IgG2 antibody recognition was similar in the two disease groups (Fig. 2, lanes 1 and 5) with both disease groups strongly recognizing a restricted region corresponding to one of the carbohydrate-staining regions at 28-39 kDa. The molecular weight of this region corresponds to lipoarabinomannan (LAM) described in M. leprae (4). This binding is highly specific since little or no background binding was observed with control sera at either a 1:200 or a 1:20 dilution (Fig. 2, lanes 4 and 8). Surprisingly, the 2-9 kDa region, which stained strongly for carbohydrates only (Fig. 1), was not recognized by either the LL/BL or the BT/TT serum pools. However, a sharp band was seen at 5-7 kDa by individual BL (Fig. 2, lane 3) and BT patients (Fig. 2; lane 6), indicating that IgG2 antibodies to this band may have been diluted in the serum pools. Secondly, differences also may exist at the disease subtype level and need to be evaluated with a larger panel of patients in each disease subtype.

IgG3 antibody subclass recognition in the lepromatous serum pool was more restricted than IgGl antibodies. IgG3 antibodies showed mostly diffused bands in the region of 25-36 kDa in both lepromatous (Fig. 2, lane l)and tuberculoid patients (Fig. 2, lane 5). In addition, tuberculoid patients showed strong recognition of 5-7 kDa, while lepromatous patients showed only a weak binding at the 6 and 8 kDa. Very little background binding was observed for IgG3 antibody in control scrum at cither a 1:200 or a 1:20 dilution. Among the subtypes of lepromatous patients (LL, BL), LL patients showed IgG3 antibody binding to two discrete bands at 25 and 28 kDa while BL patients showed a weak and diffuse pattern of binding between the 25-36 kDa region. The issue of differences in IgG subclass antibody recognition among the leprosy disease subtypes, therefore, needs to addressed more rigorously.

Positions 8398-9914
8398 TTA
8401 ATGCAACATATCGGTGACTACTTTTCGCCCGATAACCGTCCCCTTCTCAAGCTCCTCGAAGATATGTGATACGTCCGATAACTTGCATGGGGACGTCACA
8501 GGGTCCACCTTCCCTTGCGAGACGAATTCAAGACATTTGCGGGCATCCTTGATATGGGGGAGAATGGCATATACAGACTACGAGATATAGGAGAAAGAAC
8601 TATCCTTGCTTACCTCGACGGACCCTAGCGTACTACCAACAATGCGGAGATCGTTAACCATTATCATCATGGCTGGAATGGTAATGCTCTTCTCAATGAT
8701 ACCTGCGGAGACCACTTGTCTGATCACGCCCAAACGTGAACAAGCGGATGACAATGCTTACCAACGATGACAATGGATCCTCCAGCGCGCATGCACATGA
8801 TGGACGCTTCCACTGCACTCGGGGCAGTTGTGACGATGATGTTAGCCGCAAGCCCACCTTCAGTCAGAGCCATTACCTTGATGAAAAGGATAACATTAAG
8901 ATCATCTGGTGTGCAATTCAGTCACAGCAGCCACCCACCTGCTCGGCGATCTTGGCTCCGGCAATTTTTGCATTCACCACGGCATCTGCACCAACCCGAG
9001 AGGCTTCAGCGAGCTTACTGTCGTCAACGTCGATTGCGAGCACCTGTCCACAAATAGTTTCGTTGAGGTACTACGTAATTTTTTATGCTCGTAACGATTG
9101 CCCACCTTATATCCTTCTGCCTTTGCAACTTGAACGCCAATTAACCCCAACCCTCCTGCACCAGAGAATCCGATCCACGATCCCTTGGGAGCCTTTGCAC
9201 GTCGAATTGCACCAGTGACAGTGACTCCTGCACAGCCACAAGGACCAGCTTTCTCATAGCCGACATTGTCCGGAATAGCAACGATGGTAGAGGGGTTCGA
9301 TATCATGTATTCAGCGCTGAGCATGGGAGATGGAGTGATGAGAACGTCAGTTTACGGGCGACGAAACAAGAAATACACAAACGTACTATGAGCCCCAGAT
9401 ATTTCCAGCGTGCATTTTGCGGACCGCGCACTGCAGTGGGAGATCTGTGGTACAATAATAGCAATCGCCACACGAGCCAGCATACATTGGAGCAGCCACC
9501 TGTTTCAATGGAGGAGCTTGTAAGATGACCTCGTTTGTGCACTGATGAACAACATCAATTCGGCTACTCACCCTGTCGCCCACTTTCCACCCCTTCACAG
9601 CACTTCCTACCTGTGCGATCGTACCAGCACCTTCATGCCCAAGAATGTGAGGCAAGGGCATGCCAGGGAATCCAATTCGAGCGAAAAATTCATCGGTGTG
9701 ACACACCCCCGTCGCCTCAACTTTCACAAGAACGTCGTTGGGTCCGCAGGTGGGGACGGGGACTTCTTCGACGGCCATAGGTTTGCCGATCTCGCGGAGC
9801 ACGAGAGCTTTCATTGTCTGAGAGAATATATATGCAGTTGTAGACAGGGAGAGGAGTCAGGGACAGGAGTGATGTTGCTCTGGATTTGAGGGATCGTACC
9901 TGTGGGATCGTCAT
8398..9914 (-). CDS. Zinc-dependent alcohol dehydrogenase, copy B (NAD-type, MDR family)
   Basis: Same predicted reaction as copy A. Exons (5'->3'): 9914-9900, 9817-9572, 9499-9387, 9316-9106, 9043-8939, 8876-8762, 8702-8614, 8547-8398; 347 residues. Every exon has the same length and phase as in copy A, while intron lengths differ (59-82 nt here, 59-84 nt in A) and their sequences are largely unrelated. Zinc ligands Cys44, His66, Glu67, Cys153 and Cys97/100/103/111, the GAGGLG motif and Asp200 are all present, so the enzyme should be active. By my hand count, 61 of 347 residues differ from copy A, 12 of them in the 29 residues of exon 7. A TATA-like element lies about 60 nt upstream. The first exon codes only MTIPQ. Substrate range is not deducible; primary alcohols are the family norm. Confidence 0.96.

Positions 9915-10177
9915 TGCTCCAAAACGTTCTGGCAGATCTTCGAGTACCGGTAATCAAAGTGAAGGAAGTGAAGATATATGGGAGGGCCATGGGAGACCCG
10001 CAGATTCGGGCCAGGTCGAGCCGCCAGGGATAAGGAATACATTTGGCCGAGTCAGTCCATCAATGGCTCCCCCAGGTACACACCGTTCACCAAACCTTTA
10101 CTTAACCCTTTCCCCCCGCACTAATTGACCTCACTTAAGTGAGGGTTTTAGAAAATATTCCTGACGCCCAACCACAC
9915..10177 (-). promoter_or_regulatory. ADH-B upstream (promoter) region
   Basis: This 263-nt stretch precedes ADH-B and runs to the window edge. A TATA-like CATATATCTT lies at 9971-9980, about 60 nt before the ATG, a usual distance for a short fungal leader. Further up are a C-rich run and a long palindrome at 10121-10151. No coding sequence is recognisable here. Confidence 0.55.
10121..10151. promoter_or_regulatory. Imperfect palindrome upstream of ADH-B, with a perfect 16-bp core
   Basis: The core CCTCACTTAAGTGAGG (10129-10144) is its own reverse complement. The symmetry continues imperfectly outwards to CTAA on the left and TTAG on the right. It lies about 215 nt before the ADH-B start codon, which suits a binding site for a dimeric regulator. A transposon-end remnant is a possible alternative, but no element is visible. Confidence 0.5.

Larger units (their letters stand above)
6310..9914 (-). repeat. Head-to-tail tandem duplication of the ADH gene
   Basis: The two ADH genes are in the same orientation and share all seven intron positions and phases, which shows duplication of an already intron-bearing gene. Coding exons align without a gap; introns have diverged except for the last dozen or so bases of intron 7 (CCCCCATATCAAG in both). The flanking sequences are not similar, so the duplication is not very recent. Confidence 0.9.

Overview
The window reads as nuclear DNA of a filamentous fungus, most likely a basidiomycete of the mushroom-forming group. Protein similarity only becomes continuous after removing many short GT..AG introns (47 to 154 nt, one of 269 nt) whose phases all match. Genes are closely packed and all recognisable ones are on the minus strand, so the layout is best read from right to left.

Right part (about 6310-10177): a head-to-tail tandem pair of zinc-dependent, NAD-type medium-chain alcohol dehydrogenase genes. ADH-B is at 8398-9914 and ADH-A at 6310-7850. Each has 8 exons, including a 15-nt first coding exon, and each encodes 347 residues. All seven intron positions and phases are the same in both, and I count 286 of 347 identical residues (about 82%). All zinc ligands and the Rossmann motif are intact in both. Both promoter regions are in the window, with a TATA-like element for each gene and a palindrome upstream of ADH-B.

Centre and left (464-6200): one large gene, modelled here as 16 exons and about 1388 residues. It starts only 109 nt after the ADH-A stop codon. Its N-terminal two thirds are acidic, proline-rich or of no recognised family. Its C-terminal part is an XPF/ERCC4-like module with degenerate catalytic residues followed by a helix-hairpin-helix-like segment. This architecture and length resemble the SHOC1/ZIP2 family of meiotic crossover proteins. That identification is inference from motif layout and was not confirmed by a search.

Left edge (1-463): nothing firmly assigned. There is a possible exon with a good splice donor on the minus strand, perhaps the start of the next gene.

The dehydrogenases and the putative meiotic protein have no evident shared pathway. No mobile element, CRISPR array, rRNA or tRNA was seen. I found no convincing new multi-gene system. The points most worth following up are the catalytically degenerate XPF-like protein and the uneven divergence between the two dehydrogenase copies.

IgG4 antibody recognition, which is linked to Th2 activation, showed very weak binding to a single band at 28 kDa, and only in the LL/BL pool. One distinct band was also observed with IgG4 at 15 kDa in both leprosy and control sera, and may not be disease related.